As many of you know, I’m a big fan of studying theology and religions, especially my own, Christianity.
As a born-again believer in Christ, I consider myself a disciple who struggles daily to be more Christ-like.
A while back, I was browsing in the Christian bookstore when I came across a book that caught my eye–
The Christian Atheist by Craig Groeschel
Believing in God but Living Like He Doesn’t Exist
I added it to be TBR list, excited because I thought, Finally! Maybe this book will help me understand why so many of the people I know are in church on Sunday morning, but are making choices that are so contrary to Biblical teachings every other moment of the week.
With promos from authors and theologians like Francis Chan, Andy Stanley and Dave Ramsey, among others, I was really thinking that this book was going to support my right to be angry and frustrated with some of the people in my life.
When I got the book, I dove in, expecting to be fist pumping in agreement with Groeschel’s assessment of why so many acknowledge God but live like he doesn’t exist.
But instead of fist pumping and nodding along in agreement, ladies and gents, I sat in stunned silence as my eyes moved over the pages–convicted.
I realized that I, too, am a Christian Atheist.
Are you a Christian Atheist, believing in God, but living like he doesn’t exist?
A Christian Atheist is someone who believes in God, but doesn’t really know him. A Christian Atheist is someone who believes in God, but isn’t sure He loves you. A Christian Atheist is someone who:
- Believes in God but not in prayer
- Believes in God but doesn’t think He’s fair
- Believes in God but won’t forgive
- Believes in God but doesn’t think He can change you
- Believes in God but still worries all the time** (This one really, really hit me hard)
- Believes in God but pursues happiness at any cost
- Believes in God but trusts more in money
- Believes in God but doesn’t share his or her faith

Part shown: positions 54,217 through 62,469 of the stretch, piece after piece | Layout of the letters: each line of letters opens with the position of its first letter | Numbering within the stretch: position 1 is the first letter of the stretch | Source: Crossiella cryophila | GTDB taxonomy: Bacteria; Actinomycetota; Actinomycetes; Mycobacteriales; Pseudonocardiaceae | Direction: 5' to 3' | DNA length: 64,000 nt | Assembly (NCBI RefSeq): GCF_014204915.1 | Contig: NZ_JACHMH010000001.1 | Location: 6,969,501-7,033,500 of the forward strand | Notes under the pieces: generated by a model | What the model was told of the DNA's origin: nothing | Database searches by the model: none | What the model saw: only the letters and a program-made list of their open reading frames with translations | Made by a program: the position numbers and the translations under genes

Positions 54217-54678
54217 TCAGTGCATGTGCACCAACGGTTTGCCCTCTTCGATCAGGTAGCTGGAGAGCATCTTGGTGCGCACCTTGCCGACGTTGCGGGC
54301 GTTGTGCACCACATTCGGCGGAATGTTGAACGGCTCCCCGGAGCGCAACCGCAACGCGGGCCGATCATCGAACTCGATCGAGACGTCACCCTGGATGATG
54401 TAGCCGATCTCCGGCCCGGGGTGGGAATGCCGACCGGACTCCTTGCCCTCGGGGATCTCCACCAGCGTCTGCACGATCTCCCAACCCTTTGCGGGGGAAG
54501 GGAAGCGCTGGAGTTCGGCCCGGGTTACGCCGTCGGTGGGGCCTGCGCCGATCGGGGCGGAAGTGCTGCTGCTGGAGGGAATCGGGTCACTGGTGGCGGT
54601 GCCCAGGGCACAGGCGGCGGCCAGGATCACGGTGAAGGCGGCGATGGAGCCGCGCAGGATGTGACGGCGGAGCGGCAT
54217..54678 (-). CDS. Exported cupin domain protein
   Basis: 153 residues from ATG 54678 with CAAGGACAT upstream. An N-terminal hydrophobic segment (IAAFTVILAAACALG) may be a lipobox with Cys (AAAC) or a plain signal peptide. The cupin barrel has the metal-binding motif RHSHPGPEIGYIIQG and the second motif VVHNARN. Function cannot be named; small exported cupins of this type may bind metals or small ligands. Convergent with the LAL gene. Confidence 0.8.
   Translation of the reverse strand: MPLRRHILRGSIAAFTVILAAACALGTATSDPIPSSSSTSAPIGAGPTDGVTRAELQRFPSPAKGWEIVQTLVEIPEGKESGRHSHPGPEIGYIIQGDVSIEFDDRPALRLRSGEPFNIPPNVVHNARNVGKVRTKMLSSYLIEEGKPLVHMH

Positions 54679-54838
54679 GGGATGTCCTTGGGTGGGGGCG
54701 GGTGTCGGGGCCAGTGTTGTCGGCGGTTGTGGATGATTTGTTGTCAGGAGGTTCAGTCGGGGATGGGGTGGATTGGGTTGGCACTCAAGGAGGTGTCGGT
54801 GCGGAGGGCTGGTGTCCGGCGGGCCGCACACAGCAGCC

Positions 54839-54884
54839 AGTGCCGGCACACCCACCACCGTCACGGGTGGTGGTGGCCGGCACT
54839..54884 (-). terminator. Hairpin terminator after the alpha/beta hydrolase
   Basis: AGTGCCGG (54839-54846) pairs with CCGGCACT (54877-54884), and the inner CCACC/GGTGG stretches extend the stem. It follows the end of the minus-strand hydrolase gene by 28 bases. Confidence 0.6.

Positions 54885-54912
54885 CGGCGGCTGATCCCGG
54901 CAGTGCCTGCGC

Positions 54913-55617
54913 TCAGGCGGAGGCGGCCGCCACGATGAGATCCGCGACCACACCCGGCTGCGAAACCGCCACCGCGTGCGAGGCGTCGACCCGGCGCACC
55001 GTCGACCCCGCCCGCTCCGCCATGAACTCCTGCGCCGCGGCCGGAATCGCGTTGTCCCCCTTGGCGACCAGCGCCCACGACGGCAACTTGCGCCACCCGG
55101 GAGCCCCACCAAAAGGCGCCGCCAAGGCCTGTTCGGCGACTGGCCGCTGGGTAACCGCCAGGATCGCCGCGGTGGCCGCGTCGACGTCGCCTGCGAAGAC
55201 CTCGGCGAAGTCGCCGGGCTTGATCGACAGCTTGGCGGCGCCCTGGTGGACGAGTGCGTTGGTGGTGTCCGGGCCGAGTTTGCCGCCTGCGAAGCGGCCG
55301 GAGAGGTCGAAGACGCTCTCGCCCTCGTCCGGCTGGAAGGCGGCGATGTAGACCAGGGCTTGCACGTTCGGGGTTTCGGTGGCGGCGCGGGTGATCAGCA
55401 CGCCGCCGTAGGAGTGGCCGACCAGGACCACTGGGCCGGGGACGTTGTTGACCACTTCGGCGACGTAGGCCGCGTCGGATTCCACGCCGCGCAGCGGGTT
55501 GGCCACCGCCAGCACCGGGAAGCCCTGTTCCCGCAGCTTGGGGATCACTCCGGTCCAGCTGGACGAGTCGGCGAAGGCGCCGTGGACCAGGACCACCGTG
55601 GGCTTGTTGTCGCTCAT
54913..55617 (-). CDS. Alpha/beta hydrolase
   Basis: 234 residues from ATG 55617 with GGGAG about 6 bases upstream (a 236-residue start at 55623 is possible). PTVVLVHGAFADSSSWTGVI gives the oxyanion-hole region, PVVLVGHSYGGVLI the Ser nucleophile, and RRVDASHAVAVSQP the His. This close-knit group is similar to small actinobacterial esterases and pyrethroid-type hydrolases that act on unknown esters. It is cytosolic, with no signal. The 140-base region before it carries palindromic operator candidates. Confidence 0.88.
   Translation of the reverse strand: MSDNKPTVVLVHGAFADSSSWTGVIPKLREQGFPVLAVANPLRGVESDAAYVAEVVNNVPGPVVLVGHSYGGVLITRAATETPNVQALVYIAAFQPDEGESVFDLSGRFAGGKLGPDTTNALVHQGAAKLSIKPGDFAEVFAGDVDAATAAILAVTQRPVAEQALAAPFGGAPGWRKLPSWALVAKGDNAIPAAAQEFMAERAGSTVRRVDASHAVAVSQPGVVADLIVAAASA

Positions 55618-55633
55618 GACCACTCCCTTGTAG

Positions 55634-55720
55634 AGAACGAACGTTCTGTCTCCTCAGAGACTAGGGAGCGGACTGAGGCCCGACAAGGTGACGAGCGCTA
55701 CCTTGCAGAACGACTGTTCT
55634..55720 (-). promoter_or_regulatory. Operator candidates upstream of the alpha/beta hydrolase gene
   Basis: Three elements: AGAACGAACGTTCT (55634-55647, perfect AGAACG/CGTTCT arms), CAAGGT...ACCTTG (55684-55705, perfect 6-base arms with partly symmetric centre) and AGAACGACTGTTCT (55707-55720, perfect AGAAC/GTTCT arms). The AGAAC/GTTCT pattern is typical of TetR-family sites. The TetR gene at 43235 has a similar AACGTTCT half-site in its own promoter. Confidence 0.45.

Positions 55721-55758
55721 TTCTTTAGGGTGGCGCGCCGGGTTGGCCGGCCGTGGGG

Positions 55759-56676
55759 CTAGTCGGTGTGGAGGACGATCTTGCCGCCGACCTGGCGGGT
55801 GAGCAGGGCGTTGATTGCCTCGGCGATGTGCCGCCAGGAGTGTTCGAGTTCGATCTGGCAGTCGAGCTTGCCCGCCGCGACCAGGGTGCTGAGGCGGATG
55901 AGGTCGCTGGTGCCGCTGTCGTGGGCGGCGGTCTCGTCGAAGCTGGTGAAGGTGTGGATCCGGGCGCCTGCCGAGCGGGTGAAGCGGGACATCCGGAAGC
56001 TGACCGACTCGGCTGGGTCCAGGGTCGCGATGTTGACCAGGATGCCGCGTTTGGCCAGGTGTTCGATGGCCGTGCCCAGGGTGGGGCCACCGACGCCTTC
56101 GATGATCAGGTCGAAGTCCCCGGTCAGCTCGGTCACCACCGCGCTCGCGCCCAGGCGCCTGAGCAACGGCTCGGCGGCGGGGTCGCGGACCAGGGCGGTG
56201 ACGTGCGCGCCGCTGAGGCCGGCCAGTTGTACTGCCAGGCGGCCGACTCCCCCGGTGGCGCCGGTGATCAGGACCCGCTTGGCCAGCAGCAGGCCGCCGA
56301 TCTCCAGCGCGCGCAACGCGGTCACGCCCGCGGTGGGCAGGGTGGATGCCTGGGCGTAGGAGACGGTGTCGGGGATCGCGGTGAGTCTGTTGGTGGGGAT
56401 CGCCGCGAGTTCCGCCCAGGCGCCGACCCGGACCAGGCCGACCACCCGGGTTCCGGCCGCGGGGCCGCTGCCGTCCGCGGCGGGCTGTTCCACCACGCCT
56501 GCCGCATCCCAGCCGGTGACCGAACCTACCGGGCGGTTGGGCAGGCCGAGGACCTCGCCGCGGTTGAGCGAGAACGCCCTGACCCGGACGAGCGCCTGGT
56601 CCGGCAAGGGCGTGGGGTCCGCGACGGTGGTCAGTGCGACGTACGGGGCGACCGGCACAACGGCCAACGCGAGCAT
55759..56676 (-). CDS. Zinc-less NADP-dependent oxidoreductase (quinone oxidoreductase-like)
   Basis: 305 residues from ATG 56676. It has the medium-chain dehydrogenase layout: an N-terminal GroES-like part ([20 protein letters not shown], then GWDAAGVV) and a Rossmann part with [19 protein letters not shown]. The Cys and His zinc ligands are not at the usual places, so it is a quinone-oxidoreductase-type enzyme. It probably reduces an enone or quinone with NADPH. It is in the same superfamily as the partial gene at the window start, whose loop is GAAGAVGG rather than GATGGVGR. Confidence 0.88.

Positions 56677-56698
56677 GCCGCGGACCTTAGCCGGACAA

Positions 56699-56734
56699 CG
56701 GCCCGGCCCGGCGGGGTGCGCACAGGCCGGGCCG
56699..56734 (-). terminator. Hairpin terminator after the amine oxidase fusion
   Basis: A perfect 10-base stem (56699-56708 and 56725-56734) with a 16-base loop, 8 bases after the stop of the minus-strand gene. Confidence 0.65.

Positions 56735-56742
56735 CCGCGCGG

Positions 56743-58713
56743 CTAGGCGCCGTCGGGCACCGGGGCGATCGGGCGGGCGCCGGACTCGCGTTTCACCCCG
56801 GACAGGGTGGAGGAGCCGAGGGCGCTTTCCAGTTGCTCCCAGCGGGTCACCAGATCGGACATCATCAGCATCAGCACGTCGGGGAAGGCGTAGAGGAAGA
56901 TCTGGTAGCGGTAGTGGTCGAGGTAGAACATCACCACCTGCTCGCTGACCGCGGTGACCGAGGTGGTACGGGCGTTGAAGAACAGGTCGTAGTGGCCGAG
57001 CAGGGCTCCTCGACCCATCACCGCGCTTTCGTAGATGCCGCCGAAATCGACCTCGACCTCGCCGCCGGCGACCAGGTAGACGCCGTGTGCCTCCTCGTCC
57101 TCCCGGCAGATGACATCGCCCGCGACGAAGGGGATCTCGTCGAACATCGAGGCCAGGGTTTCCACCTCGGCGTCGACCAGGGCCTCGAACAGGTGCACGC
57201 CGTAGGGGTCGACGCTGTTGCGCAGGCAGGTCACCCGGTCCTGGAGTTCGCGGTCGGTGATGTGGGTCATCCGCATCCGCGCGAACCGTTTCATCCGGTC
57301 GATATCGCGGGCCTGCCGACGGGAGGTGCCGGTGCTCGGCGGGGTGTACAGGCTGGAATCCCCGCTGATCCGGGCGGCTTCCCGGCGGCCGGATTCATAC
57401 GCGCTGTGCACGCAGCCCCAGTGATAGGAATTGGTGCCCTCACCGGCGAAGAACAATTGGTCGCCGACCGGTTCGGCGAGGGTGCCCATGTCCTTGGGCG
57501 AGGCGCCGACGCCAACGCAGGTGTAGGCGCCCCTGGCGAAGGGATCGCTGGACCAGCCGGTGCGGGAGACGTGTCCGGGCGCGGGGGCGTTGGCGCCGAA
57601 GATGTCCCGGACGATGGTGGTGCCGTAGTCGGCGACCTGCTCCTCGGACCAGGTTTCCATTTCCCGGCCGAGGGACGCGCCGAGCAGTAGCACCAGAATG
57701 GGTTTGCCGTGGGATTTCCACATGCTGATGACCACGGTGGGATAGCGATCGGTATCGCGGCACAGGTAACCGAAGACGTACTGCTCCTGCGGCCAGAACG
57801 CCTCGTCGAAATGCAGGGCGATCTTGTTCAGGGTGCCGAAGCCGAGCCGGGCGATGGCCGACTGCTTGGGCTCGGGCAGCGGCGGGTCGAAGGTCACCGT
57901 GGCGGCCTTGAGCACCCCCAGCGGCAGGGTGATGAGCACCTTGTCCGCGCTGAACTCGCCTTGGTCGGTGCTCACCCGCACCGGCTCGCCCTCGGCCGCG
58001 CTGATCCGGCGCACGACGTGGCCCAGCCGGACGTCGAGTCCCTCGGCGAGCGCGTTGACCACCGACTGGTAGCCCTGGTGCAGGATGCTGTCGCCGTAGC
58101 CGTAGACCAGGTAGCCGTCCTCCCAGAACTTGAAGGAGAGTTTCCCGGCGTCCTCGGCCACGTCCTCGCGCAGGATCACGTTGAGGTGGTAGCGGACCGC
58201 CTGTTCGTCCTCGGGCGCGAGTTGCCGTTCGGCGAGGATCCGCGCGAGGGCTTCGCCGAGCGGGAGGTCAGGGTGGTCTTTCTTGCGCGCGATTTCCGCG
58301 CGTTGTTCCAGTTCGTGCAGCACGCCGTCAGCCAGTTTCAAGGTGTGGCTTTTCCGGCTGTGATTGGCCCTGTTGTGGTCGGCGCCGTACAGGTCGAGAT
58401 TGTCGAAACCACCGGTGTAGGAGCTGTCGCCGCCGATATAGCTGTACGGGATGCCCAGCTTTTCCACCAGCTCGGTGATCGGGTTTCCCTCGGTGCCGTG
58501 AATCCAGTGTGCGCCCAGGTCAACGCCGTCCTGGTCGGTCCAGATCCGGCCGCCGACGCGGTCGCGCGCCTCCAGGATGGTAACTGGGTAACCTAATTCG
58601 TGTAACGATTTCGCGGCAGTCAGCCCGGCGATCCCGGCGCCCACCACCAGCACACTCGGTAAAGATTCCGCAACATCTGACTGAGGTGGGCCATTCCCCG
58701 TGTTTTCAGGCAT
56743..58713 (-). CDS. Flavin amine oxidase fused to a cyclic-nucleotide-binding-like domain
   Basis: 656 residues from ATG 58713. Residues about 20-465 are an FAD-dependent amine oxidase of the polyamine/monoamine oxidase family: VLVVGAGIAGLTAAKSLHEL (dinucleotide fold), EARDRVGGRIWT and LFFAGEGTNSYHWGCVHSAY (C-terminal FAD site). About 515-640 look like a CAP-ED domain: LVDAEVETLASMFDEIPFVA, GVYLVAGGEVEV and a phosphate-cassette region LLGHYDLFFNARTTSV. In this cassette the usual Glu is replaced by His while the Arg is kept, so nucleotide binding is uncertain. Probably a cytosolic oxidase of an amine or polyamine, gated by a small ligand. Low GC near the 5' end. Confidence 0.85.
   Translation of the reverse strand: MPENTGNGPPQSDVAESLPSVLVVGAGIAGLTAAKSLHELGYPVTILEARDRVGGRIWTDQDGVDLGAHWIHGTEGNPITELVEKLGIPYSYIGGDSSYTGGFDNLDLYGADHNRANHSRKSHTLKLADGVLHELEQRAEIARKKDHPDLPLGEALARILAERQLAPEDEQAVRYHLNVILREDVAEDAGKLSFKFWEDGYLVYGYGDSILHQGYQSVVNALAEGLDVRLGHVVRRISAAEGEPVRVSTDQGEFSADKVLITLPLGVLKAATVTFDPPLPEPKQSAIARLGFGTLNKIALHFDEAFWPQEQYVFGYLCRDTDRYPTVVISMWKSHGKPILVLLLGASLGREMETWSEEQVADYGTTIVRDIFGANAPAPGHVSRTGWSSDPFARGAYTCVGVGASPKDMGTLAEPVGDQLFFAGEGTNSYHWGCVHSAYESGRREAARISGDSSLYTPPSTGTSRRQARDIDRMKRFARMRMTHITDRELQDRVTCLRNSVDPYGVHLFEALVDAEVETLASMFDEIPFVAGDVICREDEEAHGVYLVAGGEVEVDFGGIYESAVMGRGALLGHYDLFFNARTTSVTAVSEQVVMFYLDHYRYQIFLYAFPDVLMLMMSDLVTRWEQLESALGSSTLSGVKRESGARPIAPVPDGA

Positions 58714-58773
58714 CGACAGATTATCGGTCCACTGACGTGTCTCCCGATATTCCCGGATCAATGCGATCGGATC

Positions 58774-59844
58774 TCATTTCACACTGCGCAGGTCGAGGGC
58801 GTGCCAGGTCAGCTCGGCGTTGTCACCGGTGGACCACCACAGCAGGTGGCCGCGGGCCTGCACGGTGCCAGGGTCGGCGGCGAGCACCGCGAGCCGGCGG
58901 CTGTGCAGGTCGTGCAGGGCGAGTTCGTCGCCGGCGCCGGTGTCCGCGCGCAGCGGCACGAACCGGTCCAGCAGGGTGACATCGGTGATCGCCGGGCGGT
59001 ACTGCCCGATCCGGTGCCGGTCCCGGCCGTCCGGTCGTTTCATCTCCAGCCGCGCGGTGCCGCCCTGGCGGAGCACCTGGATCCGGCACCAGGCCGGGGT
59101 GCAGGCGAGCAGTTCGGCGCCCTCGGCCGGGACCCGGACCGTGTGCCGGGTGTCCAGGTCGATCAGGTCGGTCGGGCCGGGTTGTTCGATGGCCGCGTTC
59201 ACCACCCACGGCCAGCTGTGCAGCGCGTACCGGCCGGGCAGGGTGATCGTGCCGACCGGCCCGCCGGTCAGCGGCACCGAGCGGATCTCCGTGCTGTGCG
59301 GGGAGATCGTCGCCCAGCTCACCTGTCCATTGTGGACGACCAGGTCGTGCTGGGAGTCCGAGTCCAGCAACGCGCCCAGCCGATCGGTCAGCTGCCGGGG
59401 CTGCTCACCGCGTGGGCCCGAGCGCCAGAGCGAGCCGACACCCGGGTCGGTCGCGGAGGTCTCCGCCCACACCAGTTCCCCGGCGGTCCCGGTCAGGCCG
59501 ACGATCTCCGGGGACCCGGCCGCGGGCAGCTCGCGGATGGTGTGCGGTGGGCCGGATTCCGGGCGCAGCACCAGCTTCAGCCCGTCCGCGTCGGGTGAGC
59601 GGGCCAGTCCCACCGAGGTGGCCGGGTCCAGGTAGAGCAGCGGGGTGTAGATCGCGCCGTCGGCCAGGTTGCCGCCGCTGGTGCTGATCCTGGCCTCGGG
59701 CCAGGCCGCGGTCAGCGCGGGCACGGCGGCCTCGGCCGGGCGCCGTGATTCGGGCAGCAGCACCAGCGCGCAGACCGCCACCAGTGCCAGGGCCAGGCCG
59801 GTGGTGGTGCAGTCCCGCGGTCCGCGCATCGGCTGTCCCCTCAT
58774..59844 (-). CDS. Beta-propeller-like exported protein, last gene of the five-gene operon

- Believes in God but not in His church
This book has really opened my eyes to my own Christian Atheism.
I’m going to dedicate a few blog posts to some of the points that have brought me pause. I have no doubt that they’ll speak to you, too.
If you are looking for a good read, check out this book. You won’t be sorry.
Share with me: Which of those points above about Christian Atheists interests you the most?
8 responses to “You Might Be A Christian Atheist If…”
The worry one is especially convicting. My pastor tweeted once that worrying a form of temporary atheism. It was a quote from somebody, but I can’t remember who. Now I wonder if he was quoting this book!
Wow! This post came at just the right time for me. Thanks for the thought provoking post. Looks like I need to read that book, too.
You are so welcome! I hope you enjoy the posts that will be coming from the inspiration I got from this book.
I definitely worry waaaay too much, but the one that really hit me was:
“Believes in God but doesn’t think He can change you.”
I know in my heart that God is strong enough and powerful enough and loving enough to change me and form me into His workmanship, but sometimes (a lot of times) my mind forgets this and I am left in a pity partying slough of despond because I feel like I am so sinful I can’t be changed. I have thought this a lot. But I have been realizing that to not believe that God can change you is to believe that God isn’t strong enough or loving enough to do so–therefore, it is doubting Him.
And when I really think about that, it really boggles my mind. Because I know that God is in control and I know that He is more powerful and awesome than I can imagine–and yet, I think that He can’t change me. It is ironic, really. Because I think that He is too good to care about me. Doesn’t really make sense.
Anyway, thanks for the reminder. My God is great enough to make me His own.
Hannah– and we think we aren’t good enough to be changed. I’m with you, sister. I’ve had these thoughts before too. “I’m just too sinful.” And I am. Which is why I am so grateful for grace, mercy, and God’s patience and unending love for me. It IS mind boggling.
You may have seen on my FB page recently that my younger sister buried her first child after the baby was born prematurely at 23 weeks. The beautiful little girl survived a week before God took her home. While I fully believed that our God is good, there are many in my family that really struggle with believing that he is. While the situation was certainly not a fair one, I would be interested in reading about the topic above regarding God’s fairness.
Crystal– the story about your sister broke my heart. I’m still praying for her and for all of you. I also wonder about God’s fairness in those kinds of situations– in a situation where anyone buries someone they love, but especially a child. It’s a great fear that I think every parent has, and understanding God’s fairness is certainly something I struggle with, too.